1982 was a pivotal year in music for me — it was when I really started listening to the radio. I had it on constantly, and embraced Casey Kasem’s American Top 40 as if it were Billy Graham’s radio hour.
I fell in love with “Come on Eileen,” “Don’t You Want Me,” and even syrupy ballads such as “Hard to Say I’m Sorry” and “Up Where We Belong.” I even liked “Ebony and Ivory.” But one song that always made me change the station — no, the one that made me lunge across the room, flying horizontally, reaching for the radio dial — was the Steve Miller Band’s “Abracadabra” song.
The worst song ever
Steve Miller is one of many sources for the emergence of punk’s deconstruction of rock music (What music wasn’t in the 1970s?); his middle-of-the-road, album-oriented rock made many people’s teeth grind. It had been a full five years between Top 10 songs for Miller, and he emerged in 1982 with “Abracadabra.”
“Hey Jude” this is not. A series of minor arpeggios in the bass line is the basis of the song, and it repeats throughout the song, jarring on your nerves like a dentist performing root canal. The moment I hear those minor chords, I am reminded of how bad this is going to get — kind of like when I hear the opening lines to “Margaritaville.”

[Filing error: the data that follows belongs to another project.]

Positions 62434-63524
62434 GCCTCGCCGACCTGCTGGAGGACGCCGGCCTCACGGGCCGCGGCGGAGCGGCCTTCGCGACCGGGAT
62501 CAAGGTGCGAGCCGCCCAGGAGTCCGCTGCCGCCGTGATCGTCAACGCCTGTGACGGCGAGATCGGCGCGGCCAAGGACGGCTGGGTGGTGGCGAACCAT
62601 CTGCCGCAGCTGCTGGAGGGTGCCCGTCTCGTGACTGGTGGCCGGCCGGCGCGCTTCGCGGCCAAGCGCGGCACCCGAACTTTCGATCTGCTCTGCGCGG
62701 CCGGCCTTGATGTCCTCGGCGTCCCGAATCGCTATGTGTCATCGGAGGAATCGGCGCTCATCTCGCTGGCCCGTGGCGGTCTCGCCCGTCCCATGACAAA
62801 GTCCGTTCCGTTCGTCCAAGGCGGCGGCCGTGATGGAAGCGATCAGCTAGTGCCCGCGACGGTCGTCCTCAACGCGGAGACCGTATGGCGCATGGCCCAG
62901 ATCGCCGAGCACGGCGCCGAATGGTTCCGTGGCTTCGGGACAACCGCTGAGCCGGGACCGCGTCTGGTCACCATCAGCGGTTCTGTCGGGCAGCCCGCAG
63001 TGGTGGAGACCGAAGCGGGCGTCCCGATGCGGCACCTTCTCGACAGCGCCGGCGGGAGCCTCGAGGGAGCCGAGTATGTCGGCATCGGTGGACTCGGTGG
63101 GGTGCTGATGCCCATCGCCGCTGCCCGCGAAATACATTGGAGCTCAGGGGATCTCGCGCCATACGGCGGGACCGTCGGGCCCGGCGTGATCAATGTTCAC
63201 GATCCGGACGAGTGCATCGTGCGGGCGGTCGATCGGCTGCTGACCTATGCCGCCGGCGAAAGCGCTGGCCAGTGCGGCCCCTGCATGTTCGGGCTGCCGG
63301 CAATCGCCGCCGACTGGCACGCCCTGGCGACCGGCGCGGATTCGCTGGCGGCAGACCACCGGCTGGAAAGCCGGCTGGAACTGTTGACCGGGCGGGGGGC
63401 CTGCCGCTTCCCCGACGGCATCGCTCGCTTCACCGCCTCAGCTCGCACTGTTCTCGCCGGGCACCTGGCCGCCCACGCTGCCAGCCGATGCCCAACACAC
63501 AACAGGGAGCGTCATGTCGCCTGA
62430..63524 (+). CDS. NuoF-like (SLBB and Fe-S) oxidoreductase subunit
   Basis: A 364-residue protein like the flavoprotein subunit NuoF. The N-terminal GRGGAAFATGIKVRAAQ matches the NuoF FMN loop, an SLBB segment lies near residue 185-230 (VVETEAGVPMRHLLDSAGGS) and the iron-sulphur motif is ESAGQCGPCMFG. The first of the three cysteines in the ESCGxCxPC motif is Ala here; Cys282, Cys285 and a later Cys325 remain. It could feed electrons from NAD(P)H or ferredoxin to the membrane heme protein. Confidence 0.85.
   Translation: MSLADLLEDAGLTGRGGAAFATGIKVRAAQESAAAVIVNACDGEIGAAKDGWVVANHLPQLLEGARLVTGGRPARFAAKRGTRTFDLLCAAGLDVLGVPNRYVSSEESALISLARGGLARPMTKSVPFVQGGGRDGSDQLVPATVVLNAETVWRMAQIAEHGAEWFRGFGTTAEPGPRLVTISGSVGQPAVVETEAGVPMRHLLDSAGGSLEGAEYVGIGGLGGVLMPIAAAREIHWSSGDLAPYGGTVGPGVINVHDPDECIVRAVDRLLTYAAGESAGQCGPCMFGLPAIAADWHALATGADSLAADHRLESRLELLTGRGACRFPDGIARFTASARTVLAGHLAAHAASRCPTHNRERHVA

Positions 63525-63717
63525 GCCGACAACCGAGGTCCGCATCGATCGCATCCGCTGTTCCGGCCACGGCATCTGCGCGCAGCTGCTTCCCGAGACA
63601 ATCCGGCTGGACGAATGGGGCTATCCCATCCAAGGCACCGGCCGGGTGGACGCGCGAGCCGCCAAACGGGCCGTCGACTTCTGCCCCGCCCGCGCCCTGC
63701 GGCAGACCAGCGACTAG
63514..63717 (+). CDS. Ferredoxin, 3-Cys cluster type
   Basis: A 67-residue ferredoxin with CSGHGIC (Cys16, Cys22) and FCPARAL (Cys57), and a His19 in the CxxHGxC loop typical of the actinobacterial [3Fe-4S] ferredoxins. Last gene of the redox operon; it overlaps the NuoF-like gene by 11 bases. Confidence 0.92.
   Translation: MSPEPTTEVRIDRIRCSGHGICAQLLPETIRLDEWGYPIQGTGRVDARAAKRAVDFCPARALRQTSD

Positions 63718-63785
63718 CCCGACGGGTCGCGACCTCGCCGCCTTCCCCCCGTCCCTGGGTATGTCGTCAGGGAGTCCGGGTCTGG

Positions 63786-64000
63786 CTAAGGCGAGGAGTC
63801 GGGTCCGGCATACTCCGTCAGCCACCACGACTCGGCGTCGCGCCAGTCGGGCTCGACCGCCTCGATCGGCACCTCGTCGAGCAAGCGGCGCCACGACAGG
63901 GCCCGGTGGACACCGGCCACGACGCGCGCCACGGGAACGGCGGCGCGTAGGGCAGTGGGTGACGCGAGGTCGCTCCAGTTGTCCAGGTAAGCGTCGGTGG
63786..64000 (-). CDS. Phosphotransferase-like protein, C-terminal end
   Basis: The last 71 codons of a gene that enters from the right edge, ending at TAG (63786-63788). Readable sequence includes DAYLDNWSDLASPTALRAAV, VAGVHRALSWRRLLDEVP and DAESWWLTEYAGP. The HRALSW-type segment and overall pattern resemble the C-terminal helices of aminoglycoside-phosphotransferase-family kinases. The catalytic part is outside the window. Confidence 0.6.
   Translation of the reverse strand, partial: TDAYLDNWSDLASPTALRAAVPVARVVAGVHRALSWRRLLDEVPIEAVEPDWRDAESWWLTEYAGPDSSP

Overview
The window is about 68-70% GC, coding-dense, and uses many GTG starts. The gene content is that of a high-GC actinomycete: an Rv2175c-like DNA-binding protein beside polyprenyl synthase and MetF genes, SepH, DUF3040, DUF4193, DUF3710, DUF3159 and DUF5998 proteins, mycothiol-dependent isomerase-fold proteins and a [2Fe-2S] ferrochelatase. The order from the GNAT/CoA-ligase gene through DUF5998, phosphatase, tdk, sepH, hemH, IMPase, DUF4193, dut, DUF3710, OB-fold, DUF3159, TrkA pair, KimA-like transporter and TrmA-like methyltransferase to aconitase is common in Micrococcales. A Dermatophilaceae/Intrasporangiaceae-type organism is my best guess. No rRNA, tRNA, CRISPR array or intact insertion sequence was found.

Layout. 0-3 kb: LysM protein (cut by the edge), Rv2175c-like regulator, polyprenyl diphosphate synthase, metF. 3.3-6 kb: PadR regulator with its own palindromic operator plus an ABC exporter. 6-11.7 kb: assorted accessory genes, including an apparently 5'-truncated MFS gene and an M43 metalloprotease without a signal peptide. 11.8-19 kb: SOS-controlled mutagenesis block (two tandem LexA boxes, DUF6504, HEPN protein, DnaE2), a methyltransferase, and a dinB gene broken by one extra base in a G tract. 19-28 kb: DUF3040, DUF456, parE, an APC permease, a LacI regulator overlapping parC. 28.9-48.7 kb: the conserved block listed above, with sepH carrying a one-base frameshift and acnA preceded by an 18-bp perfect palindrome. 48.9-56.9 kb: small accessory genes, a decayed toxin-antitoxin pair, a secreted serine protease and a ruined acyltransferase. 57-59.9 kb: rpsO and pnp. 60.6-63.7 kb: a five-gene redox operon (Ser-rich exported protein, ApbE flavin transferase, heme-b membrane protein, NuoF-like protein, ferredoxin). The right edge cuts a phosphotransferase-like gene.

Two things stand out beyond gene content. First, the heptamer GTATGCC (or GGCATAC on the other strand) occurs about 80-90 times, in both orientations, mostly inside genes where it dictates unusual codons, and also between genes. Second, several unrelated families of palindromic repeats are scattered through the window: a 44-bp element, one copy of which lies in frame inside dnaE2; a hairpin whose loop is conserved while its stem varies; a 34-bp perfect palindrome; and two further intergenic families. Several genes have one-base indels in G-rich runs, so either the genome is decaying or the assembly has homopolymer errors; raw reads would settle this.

Abracadabra Lyrics – WTF?
The lyrics. Oh my god. Here are some samples without hearing Miller’s Midwestern twang:
I heat up, I can’t cool down
You got me spinnin’ round and round
Those sound like lyrics from a Survivor or Bon Jovi song.
Every time you call my name
I heat up like a burning flame
Burning flame full of desire
Kiss me, baby, let the fire get higher
Yes, even more heat.
I wanna reach out and grab ya
Quite possibly the worst rhyme in all of rock music.
I’ll leave it at that and skip the references to leather and lace and black panties. Lyrically, this is crap.
I’ve never liked Miller’s voice — it ranks right up there with REO Speedwagon’s Kevin Cronin as the most irritating voice in rock. I respect his guitar talent, but like Eric Clapton and Santana, he should probably just stick with the guitar playing, because his voice isn’t up to par.
Icing on the cake: The coda to the song features a rehash of the first verse, with Miller’s attempt at a Queen/ELO harmony in falsetto, which falls flat — literally. It’s so off-key, it makes my skin crawl.
I’m posting the video for my mom, who may not have heard the song before. She may punch me after she listens to it.